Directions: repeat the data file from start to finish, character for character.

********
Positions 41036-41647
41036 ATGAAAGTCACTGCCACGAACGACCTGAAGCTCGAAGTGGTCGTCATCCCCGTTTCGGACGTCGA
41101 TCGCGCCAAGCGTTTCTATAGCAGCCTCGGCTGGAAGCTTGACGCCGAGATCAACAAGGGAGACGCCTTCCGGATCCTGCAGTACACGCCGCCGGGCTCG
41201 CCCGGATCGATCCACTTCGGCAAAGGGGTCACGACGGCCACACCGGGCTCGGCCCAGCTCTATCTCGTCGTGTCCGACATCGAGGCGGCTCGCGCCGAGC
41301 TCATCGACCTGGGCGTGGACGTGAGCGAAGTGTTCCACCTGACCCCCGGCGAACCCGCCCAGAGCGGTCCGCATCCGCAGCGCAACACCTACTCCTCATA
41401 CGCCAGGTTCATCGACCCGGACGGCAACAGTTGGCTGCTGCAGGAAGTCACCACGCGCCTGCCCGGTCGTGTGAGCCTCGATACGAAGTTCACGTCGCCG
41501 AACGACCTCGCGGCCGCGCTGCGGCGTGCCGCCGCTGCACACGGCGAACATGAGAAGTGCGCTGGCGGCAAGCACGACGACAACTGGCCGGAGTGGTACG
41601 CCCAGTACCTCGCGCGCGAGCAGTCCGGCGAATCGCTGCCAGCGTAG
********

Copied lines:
Positions 41036-41647
41036 ATGAAAGTCACTGCCACGAACGACCTGAAGCTCGAAGTGGTCGTCATCCCCGTTTCGGACGTCGA
41101 TCGCGCCAAGCGTTTCTATAGCAGCCTCGGCTGGAAGCTTGACGCCGAGATCAACAAGGGAGACGCCTTCCGGATCCTGCAGTACACGCCGCCGGGCTCG
41201 CCCGGATCGATCCACTTCGGCAAAGGGGTCACGACGGCCACACCGGGCTCGGCCCAGCTCTATCTCGTCGTGTCCGACATCGAGGCGGCTCGCGCCGAGC
41301 TCATCGACCTGGGCGTGGACGTGAGCGAAGTGTTCCACCTGACCCCCGGCGAACCCGCCCAGAGCGGTCCGCATCCGCAGCGCAACACCTACTCCTCATA
41401 CGCCAGGTTCATCGACCCGGACGGCAACAGTTGGCTGCTGCAGGAAGTCACCACGCGCCTGCCCGGTCGTGTGAGCCTCGATACGAAGTTCACGTCGCCG
41501 AACGACCTCGCGGCCGCGCTGCGGCGTGCCGCCGCTGCACACGGCGAACATGAGAAGTGCGCTGGCGGCAAGCACGACGACAACTGGCCGGAGTGGTACG
41601 CCCAGTACCTCGCGCGCGAGCAGTCCGGCGAATCGCTGCCAGCGTAG